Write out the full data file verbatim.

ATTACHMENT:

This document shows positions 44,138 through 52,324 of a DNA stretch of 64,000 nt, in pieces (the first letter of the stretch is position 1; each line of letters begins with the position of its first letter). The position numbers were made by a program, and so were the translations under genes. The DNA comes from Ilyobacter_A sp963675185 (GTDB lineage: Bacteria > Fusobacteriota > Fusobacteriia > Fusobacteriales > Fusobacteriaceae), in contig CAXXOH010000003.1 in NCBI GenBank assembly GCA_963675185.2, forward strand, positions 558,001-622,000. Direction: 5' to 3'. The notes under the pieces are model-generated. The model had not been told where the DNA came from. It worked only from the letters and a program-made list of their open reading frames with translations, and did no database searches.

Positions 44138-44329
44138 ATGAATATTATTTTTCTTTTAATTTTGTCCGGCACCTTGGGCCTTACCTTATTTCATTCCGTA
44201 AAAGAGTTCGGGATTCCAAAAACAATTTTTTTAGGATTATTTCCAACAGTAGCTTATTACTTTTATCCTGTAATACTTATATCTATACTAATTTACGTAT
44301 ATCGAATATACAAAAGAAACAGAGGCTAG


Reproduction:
This document shows positions 44,138 through 52,324 of a DNA stretch of 64,000 nt, in pieces (the first letter of the stretch is position 1; each line of letters begins with the position of its first letter). The position numbers were made by a program, and so were the translations under genes. The DNA comes from Ilyobacter_A sp963675185 (GTDB lineage: Bacteria > Fusobacteriota > Fusobacteriia > Fusobacteriales > Fusobacteriaceae), in contig CAXXOH010000003.1 in NCBI GenBank assembly GCA_963675185.2, forward strand, positions 558,001-622,000. Direction: 5' to 3'. The notes under the pieces are model-generated. The model had not been told where the DNA came from. It worked only from the letters and a program-made list of their open reading frames with translations, and did no database searches.

Positions 44138-44329
44138 ATGAATATTATTTTTCTTTTAATTTTGTCCGGCACCTTGGGCCTTACCTTATTTCATTCCGTA
44201 AAAGAGTTCGGGATTCCAAAAACAATTTTTTTAGGATTATTTCCAACAGTAGCTTATTACTTTTATCCTGTAATACTTATATCTATACTAATTTACGTAT
44301 ATCGAATATACAAAAGAAACAGAGGCTAG